However, the route and type of fluid prescribed appears to be important in
preventing contrast-induced nephropathy. Intravenous isotonic (0.9%
saline) fluid is more effective than half-isotonic (0.45% saline)
fluid, and intravenous administration more effective than oral. Most
benefit is seen in high risk groups.
. Mathew R, Haque K, Woothipoom W. Acute renal failure induced by
contrast medium: steps towards prevention. BMJ 2006;333:539-40
. Briguori C, Colombo A, Violante A, Balestrieri P, Manganelli F,
Paolo Elia P, Golia B, Lepore S, Riviezzo G, Scarpato P, Focaccio A,
Librera M, Bonizzoni E, Ricciardelli B. Standard vs double dose of N-
acetylcysteine to prevent contrast agent associated nephrotoxicity. Eur
Heart J 2004;25:206-11
. Marenzi G, Assanelli E, Marana I, Lauri G, Campodonico J, Grazi
M, Metrio MD, Galli S, Fabbiocchi F, Montorsi P, Veglia F, Bartorelli AL.
N-acetylcysteine and contrast-induced nephropathy in primary angioplasty.
N Engl J Med 2006:354:2773-82
. Mueller C, Buerkle G, Buettner HJ, Petersen J, Perruchoud AP,
Eriksson U, Marsch S, Roskamm H. Prevention of contrast media-associated
nephropathy: randomized comparison of 2 hydration regimens in 1620
patients undergoing coronary angioplasty.
Arch Intern Med 2002;162:329-36
. Trivedi HS, Moore H, Nasr S, Aggarwal K, Agrawal A, Goel P,
Hewett J. A randomized prospective trial to assess the role of saline
hydration on the development of contrast nephrotoxicity. Nephron Clin
Competing interests: No competing interests
EDITOR-The lesson by Mathew et al. (1) is an important and timely
reminder of the dangers of contrast induced nephropathy.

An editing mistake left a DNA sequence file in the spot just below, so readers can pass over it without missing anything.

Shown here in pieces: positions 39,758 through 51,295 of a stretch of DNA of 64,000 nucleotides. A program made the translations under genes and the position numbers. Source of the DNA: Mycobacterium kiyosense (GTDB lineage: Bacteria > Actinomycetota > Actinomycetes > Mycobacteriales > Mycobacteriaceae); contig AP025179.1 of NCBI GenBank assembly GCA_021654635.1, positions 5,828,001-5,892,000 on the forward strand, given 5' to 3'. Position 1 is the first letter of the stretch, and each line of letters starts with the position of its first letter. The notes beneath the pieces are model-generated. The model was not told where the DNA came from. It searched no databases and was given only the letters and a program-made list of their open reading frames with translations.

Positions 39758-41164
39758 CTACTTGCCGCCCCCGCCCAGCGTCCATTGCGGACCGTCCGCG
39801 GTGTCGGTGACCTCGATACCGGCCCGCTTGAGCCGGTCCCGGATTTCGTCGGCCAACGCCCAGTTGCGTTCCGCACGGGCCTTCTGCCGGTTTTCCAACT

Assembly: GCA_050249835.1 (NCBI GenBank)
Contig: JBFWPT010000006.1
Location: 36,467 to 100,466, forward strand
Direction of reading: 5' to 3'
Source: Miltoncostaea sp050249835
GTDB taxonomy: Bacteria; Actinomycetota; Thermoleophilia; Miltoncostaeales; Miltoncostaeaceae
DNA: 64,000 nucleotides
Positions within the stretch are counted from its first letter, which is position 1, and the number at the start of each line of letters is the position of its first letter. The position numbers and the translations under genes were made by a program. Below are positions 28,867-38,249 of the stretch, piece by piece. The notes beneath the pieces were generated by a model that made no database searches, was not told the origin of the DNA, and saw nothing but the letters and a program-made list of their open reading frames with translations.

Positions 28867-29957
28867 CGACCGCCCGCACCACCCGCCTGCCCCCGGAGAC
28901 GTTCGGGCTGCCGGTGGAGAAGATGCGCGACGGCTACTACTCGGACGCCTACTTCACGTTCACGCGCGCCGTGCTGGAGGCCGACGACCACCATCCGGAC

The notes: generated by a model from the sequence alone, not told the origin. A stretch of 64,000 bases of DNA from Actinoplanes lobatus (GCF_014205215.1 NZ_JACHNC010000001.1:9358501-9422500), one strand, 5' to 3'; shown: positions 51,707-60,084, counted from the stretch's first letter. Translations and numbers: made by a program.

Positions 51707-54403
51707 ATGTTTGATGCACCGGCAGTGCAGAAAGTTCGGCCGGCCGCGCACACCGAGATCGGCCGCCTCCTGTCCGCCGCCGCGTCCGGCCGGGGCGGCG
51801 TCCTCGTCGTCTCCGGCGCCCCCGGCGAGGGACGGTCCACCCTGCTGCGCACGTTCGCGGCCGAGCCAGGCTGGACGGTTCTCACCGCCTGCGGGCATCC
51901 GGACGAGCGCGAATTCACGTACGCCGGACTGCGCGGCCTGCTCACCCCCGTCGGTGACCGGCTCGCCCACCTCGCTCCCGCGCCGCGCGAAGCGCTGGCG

The case describes a patient with type 2 diabetes mellitus. Such patients
are often treated with the biguanide metformin and the importance of this
drug, excreted by the kidney, needs to be emphasised. Even in the context
of normal renal function, metformin should be withheld for 48 h from the
time of the radiological study if i.v. iodinated contrast media is to be
given, with close monitoring of renal function before restarting (2). This
is to prevent, in the context of contrast induced nephropathy, high serum
metformin levels, which could lead to a lactic acidosis. A review of
published cases of metformin induced lactic acidosis reveals that 8% occur
in presence of contrast induced nephropathy (3). This risk increases in
those diabetics with pre-existing renal impairment. With known renal
impairment, metformin should be stopped 48 h prior to the study, to allow
monitoring of the renal function and low osmolar contrast media should
always be used (2).
Finally, a reminder that multiple myeloma patients have multiple risk
factors for acute renal failure, including hypercalcemia, dehydration,
infection, and urinary light chains and that contrast (particularly with
older contrast agents) may be a further insult to the kidney (4).
(1) Mathew R, Haque K, Woothipoom W. Acute renal failure induced by
contrast medium: steps towards prevention. BMJ 2006:333: 539-40.
(2) Thomsen HS, Morcos SK. Contrast media and the kidney: European Society
of Urogenital Radiology (ESUR) guidelines. Br J Radiol 2003:76: 513-8.
(3) Sirtori CR, Pasik C. Re-evaluation of a biguanide, metformin:
mechanism of action and tolerability. Pharmacol Res 1994:30:187-228.
(4) McCarthy CS, Becker JA. Multiple myeloma and contrast media. Radiology
Competing interests: No competing interests